http://www.toadmanjack.com/samples.php

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                      • #12
                        The humble toads skin is tough, durable and strong, hence we have toad skin leather which is made into a variety of products.

                        A must have item at the Supercars on a sunny day, a toad sunvisor -



                        When you hit Merch alley for that desirable model, shirt, a toad bumbag and matching wallet



                        For a bit of sophistication when attending after race events or drinks, the toad bowtie

                        Last edited by MGH66; 05-02-2016, 03:15 AM.

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                        • #13
                          QUEENSLAND dogs are getting addicted to the hallucinogenic sweat that oozes off the backs of cane toads.



                          Vets warn that some dogs are so desperate for a fix they deliberately hunt down the amphibians to stimulate the excretion of the deadly poison, then lick their prey.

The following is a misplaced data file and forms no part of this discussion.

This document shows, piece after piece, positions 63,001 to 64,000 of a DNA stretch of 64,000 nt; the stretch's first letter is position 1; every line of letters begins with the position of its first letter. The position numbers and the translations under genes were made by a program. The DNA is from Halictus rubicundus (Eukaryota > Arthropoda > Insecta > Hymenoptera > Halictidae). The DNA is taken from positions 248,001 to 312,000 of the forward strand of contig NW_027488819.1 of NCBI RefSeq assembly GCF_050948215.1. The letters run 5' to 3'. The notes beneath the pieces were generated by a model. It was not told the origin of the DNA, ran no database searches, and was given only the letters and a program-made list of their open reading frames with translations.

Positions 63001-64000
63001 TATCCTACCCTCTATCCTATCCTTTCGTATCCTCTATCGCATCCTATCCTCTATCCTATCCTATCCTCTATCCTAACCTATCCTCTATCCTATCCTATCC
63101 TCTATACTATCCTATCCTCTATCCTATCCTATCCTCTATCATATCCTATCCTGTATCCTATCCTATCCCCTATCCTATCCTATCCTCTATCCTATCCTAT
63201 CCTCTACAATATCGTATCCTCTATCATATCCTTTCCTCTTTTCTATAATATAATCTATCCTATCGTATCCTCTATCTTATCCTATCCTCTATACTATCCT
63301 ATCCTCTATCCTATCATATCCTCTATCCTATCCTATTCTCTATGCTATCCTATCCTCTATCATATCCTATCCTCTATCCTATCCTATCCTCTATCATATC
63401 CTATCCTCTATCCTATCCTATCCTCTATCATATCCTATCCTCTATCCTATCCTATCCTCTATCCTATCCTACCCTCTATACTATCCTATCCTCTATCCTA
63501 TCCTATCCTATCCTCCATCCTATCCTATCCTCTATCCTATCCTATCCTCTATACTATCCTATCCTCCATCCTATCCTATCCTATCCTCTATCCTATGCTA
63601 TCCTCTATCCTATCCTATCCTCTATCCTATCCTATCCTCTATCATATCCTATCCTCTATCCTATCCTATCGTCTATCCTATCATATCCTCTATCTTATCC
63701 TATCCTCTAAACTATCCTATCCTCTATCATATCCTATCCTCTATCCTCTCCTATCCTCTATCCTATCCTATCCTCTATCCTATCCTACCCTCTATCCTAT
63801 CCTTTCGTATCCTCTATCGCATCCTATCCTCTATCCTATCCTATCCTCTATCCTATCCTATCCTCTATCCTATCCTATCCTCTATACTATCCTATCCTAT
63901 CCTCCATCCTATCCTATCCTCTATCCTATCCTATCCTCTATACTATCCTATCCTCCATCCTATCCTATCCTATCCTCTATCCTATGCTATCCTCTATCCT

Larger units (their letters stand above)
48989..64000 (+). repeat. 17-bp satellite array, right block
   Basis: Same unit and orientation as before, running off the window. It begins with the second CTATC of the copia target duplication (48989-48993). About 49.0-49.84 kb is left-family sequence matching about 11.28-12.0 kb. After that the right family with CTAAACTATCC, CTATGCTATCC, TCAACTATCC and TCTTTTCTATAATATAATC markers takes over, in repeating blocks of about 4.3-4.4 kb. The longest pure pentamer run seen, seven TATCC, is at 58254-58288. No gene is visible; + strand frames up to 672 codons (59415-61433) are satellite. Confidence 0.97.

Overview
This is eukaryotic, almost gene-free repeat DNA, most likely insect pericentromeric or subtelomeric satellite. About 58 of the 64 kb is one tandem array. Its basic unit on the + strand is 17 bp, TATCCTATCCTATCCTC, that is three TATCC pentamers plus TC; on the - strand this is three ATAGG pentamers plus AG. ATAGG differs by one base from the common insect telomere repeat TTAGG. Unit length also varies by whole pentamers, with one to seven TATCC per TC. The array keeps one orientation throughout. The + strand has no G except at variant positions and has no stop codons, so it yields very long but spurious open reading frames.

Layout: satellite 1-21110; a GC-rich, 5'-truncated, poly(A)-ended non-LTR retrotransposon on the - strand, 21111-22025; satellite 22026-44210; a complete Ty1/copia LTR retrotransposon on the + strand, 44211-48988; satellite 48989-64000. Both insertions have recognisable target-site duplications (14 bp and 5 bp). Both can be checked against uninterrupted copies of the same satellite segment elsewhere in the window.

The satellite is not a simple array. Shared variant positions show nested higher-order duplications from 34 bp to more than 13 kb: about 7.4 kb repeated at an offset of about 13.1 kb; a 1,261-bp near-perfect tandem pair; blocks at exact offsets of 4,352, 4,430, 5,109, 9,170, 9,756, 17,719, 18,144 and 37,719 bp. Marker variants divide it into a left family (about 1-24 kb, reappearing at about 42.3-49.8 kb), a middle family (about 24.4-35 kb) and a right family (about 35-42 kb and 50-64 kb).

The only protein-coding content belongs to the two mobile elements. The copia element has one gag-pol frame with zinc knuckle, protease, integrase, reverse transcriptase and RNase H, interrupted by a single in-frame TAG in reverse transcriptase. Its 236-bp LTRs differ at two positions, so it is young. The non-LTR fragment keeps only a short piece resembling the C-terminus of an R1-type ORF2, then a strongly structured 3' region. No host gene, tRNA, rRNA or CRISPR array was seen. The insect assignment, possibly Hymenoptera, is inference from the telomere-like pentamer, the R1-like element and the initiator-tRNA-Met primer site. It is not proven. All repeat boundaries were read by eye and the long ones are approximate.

Another reason to bring out Big Bertha, or anything handy.

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                          • #14
                            Gee you have really been studying them MGH66. I haven't seen as many around this year, in fact havent seen any this year so far at my place.

                            What does MJH66 mean. Is it your initials and birth year.

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                            • #15
                              Yeah mate initials and birth date, real creative

                              As for the population here on the rock, still quite a few around, no monsters though, got three on Thursday when cleaning out behind the Titan years of accumulated crud, roofing iron, guttering, C section, weeds and other shrubbery, old machette made short work of them though.